Whatever else it is, Philip Hensher's latest novel is an immensely enjoyable read; and that's no little achievement for one of these patchwork creations, like David Mitchell's Cloud Atlas or Nicole Krauss's Great House, that flit between characters, settings and times, leaving the reader to do a lot of puzzling as he or she tries to fit the pieces together. I'm not very good at these sort of puzzles, and I'm sure I've missed many of the subtle connections that Hensher weaves between his three major stories: Christian persecution in a third-century settlement at the edge of the Roman empire, avant-garde artists at the Bauhaus in Weimar in the 1920s, and the network of customers at London's first gay bookshop in the 1980s. However, even defining these three as the key plot threads is a bit of a misrepresentation. The Christians, especially, don't get any more page-time than a manipulative hospital patient who analyses the subculture of the ward he's on, or a group of pre-teens and teenagers getting high on 'poppers' and booze at some unspecified time in the twenty-first century (the mention of Facebook gives it away, although Hensher confusingly titles this section 'Next Year').
Despite the disconnection of the chapters, The Emperor Waltz is certainly more than a collection of short stories. Firstly, the effect of fragmenting each narrative into sections and interweaving it with other stories forces the reader, at the most basic level, to think more closely about the themes of each story, and how they are reflected in other disparate times and places. Secondly, the narratives are thematically similar in a number of different ways. The blurb on the back of the book wants to tell us that 'In each story, the larger world regards the small coterie and its passionately-held beliefs with suspicion and hostility' and that the novel is 'a magnificent story of eccentricity'. While you could fit all of Hensher's stories into this mould, I'm not sure this is what the novel is trying to tell us. It seems a bit of a stretch to treat a ward of patients and a group of disaffected youth in the same way as gay men in the 1980s or Jews in inter-war Germany.
More interestingly, I think, Hensher is exploring the way that groups work, and how they define who is 'in' and 'out'. Rather than focusing solely on radical subcultures, he seems to be suggesting that every group has its own arcane rules and customs, and while some groups are figured as 'normal' and others as 'eccentric', that depends on where you are standing. He also depicts how the definition of a certain group as 'not like us' affects our perceptions of them; in Weimar in the 1920s, an young woman, Adele, sees Julius, a Jew, struggling to pick up a small amount of money after being the victim of anti-semitic abuse. Although Adele has not previously been depicted as bigoted, she can only interpret the scene in one way: '[she] looked for a moment at the sight of a Jew scrabbling around in the snow for money… The Jew had had his pockets stuffed full… she had seen the Jew's money scattered all about, and him wanting to do nothing but count it up'.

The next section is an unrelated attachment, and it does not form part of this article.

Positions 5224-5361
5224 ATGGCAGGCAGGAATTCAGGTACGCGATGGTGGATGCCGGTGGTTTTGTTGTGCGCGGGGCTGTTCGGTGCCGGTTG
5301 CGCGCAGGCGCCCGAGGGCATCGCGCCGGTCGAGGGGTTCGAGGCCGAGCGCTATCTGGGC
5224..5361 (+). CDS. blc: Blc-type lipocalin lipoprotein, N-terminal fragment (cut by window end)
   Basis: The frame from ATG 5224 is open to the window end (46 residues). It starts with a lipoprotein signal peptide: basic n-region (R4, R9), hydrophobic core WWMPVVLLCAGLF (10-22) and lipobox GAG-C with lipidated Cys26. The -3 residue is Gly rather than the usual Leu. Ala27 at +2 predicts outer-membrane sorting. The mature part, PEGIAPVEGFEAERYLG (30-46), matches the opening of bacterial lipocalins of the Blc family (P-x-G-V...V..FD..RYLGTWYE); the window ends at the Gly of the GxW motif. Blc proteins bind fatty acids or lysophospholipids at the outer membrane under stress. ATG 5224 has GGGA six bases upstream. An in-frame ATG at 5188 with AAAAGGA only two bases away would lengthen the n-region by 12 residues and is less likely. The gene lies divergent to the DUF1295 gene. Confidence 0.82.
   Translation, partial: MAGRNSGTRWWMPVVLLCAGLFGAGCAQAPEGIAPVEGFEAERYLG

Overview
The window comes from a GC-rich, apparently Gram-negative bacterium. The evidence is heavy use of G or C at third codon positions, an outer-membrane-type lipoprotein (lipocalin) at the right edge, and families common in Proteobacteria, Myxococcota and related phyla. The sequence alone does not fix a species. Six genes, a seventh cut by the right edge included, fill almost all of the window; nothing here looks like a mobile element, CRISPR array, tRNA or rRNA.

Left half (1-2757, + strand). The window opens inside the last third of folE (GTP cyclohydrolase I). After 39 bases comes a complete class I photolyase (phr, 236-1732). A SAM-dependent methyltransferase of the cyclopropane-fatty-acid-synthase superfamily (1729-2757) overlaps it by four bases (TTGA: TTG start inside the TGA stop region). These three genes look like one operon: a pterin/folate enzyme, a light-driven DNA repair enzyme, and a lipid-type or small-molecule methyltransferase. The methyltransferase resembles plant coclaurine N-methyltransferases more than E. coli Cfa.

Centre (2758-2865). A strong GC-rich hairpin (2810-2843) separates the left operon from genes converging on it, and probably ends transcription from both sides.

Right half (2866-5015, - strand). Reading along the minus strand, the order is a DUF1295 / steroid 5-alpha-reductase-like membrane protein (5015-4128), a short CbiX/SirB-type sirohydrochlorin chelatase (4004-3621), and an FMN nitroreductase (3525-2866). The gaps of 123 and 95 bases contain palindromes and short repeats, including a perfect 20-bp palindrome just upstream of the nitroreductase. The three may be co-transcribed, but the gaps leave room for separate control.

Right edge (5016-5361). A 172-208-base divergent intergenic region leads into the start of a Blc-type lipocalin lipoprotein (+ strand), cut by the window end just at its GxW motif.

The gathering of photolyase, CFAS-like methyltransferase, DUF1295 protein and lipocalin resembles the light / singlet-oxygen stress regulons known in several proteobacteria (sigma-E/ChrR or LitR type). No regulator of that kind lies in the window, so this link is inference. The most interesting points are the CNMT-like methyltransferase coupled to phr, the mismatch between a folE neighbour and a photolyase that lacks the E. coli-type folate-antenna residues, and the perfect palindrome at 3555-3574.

However, for me, the most original elements of Hensher's mediation on group behaviour were not these morally charged observations, but his consideration of how groups form in certain situations where there is no overarching conflict. Because of this, the section of the book set in a hospital, which seems unrelated to the rest of the text, was one of the most interesting for me. Our unnamed narrator (I suspect a careful re-read would enable me to work out who he is, as he clearly has interconnections to the London group) is a sharp observer, and uses that skill to win himself a private room. The entreaties of the other long-stay patients are catalogued as 'how not to do it'. He reflects that the nurses 'existed between an onstage and an offstage set of indicators' and that the patients fell into these modes as well, referring to them as 'Nurse' when onstage and assuming 'a facial expression of terrible sweetness' when staff were nearby. The key to getting what one wants, he realises, is to find a way to connect to the nurse in 'offstage' mood, which is difficult, because trying to adopt an informal 'offstage' persona to encourage this 'only created a responding chilly formality'. He eventually connects with the Nigerian ward sister, Desdemona, by pretending he is interested in religious conversion. Hensher's attention to 'in-group' and 'out-group' language is also displayed in a very different setting; the twenty-first century teenagers hanging out, each with their own particular and 'trendy' diction - except Basil, who is hopelessly posh. Their language styles continually clash; Nick has no idea what Basil's 'pie-crust promise' is, Basil can't understand why white Nick has adopted Jamaican slang, and Nathan makes fun of Anita for inserting 'like' into all her sentences. It's a brilliantly observed and surprisingly convincing scene.
This is the first of Hensher's novels I've read, and I got the sense that he is really playing to his strengths; he is obviously an excellent observer of social detail, and has the ability to depict any coterie as if he were an insider. The novel is also very funny. As a prose writer, he's less impressive - his descriptions are workable, rather than memorable - but that's less important when the characterisation and situations are as interesting as these are. I'm looking forward to reading more from his back catalogue.